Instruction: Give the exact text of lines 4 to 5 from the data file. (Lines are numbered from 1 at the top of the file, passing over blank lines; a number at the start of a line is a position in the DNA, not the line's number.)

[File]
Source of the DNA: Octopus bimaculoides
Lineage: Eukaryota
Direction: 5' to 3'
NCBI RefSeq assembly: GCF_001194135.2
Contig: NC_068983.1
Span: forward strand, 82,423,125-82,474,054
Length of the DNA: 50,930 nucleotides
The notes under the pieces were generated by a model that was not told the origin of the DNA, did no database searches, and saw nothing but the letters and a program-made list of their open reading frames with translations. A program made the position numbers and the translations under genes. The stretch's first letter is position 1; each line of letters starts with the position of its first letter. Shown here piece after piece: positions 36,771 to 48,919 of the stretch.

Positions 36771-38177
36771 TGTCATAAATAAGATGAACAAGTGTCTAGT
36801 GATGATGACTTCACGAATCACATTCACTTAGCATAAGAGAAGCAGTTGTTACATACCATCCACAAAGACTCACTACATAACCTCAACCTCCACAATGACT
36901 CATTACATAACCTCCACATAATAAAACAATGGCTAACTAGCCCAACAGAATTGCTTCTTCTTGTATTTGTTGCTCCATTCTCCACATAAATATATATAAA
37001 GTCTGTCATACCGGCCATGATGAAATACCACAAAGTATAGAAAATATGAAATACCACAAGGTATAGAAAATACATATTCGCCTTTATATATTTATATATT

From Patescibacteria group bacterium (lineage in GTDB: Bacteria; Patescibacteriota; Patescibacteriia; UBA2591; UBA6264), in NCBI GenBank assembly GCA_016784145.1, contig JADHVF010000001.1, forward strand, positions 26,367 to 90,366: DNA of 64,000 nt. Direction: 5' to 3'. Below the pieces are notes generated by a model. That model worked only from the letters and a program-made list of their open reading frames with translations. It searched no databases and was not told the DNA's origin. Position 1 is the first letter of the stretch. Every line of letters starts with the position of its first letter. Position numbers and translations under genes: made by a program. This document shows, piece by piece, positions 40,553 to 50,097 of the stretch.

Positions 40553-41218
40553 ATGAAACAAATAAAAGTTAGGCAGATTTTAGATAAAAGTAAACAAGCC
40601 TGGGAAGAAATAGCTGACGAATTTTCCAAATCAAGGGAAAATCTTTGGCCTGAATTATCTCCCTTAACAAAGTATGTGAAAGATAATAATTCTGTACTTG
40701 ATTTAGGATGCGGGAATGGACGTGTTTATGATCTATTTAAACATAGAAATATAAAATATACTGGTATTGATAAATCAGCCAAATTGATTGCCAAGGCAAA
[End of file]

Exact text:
NCBI RefSeq assembly: GCF_001194135.2
Contig: NC_068983.1